BC NEIHR Blog Spotlight Post: Trails BC and the Tmixw Trails Program & Great Blue Heron Way

 

The BC NEIHR is working to give Indigenous leaders in community, wellness, research, and health a voice by conducting spotlight interviews on the wonderful work being conducted. The first of these spotlight interviews can be found below with Sage Flett Kruger, an Indigenous woman of the Okanagan Nation working with Trails BC to create a more inclusive and safe space for Indigenous people.

 Interview by Laine Grace, Interior IHRF

 

Can you please start off by quickly introducing yourself and your role?

 

Sage:

Wai, Husk’al’hault, incha iskwist Sage Flett Kruger. I’m speaking to you today from my traditional territory of the Okanagan Nation. I am the Indigenous engagement manager for Trails BC.

 

What projects/work/ideas /events are you working on right now that you are most excited about?

 

Sage:

The project I am most excited about right now is our Tmixw Trails program. This program was developed to engage and inspire Indigenous youth and families to participate and be active on trails throughout the Okanagan territory. The premise is holistic learning, engaging, walking tours of trails for participants. Included in the tour we have Elders and/or knowledge keepers telling traditional stories in relations to the lands we are touring. This would include the use of both English and Nsyilxcen (Okanagan) languages. There are additional fun components including actives such as bird/plant bingo.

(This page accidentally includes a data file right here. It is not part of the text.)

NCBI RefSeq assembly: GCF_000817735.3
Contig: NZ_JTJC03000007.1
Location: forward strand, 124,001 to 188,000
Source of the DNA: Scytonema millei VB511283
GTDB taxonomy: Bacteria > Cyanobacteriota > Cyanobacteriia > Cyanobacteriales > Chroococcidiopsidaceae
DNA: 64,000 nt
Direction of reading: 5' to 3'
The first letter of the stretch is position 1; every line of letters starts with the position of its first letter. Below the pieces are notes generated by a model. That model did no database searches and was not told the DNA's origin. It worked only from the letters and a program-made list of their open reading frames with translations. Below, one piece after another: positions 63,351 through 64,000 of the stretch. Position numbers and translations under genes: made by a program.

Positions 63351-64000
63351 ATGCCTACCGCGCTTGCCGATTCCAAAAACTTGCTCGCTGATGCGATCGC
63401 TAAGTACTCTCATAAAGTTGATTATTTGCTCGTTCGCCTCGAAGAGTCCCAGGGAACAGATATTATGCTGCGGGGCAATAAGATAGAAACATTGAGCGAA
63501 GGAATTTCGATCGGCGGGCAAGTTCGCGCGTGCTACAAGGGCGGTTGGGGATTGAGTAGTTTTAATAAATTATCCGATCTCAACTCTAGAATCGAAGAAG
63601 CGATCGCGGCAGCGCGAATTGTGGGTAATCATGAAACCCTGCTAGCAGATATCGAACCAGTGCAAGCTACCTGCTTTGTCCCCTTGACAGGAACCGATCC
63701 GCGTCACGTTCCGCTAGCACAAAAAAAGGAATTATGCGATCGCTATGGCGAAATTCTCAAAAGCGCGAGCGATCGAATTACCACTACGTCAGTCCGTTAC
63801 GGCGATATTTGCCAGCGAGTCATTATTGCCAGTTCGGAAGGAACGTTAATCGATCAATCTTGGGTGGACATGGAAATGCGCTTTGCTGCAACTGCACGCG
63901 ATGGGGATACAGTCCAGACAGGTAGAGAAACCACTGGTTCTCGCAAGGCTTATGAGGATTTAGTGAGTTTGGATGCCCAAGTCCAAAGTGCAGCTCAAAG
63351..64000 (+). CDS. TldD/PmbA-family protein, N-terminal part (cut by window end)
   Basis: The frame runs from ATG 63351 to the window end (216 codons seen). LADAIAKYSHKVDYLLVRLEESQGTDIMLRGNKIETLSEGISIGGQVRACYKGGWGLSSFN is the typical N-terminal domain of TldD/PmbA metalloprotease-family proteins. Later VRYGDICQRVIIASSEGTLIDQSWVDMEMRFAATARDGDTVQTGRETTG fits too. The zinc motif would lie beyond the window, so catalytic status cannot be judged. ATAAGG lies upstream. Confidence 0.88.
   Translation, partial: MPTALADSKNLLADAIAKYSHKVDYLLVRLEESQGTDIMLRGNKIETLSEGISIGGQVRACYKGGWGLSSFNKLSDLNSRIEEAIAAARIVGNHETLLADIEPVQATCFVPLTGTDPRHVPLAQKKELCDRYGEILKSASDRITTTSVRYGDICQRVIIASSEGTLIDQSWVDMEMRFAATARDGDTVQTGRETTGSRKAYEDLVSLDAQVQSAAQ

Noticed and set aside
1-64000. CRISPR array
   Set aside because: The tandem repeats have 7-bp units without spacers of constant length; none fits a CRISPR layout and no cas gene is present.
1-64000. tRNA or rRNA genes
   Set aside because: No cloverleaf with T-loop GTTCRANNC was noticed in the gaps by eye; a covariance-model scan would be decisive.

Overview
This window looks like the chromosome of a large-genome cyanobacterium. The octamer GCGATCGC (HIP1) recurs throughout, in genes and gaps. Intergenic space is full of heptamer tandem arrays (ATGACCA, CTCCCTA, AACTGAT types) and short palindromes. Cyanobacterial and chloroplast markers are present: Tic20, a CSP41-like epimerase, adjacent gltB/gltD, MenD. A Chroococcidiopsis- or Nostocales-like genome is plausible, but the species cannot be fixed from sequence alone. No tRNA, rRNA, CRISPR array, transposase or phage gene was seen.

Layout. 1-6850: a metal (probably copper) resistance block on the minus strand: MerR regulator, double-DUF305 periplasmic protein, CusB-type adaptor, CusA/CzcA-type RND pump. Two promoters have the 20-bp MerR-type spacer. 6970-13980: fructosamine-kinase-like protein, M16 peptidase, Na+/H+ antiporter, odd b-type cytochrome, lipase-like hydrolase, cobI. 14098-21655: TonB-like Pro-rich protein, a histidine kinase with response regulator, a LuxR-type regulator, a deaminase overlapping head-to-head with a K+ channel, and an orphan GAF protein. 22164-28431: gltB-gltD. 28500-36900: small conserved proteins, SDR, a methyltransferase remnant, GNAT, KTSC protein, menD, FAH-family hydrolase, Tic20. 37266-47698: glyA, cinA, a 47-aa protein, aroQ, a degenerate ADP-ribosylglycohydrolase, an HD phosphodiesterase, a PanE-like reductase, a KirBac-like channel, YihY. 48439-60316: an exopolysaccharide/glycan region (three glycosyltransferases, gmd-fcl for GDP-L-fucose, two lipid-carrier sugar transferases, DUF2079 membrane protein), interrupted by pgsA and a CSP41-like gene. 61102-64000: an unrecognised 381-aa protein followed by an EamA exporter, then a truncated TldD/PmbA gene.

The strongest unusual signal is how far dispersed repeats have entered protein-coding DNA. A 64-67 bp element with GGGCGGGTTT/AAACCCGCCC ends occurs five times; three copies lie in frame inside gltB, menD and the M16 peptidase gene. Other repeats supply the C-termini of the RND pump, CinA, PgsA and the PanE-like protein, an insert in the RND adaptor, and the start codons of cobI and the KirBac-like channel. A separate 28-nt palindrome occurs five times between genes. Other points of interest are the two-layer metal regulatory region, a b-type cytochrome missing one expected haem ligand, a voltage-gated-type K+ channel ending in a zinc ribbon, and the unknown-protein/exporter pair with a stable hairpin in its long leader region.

What inspired you to do this amazing work?

 

Sage:

In our culture, land and health are closely linked. Land is the ultimate nurturer of people. It provides not only physical but emotional and spiritual sustenance. It inspires and provides beauty. It nurtures our souls. We, in turn, have a reciprocal duty as stewards of the land.

There are times when it feels like Indigenous persons are unseen or overlooked when planning is done by municipalities, regions, districts, etc. Trails BC, however, is actively working to create a diverse and inclusive space for all people to enjoy being active on trails in the region. I was pleased to be hired on as the Indigenous Engagement manager to facilitate the creation of programs dedicated to Indigenous peoples and having a space to feel safe and connected with one another.

 

Can you speak more about your role with Trails BC and what it means to you?

 

Sage:

I am not an Indigenous Health Researcher, however my role as Indigenous Engagement Manager for Trails BC is directly related to community and individual wellness. More often, in the mainstream, health is measured using a variety of health indicators that do not always reflect Indigenous wellness indicators. Holistic well-being in our community includes mental, emotional, spiritual and physical factors. On a community level, we consider the abundance of language speakers as an indicator of wellness. Handing down our traditional stories and traditional knowledge impacts our wellbeing. Our Tmixw project touches on a balance of many of these factors.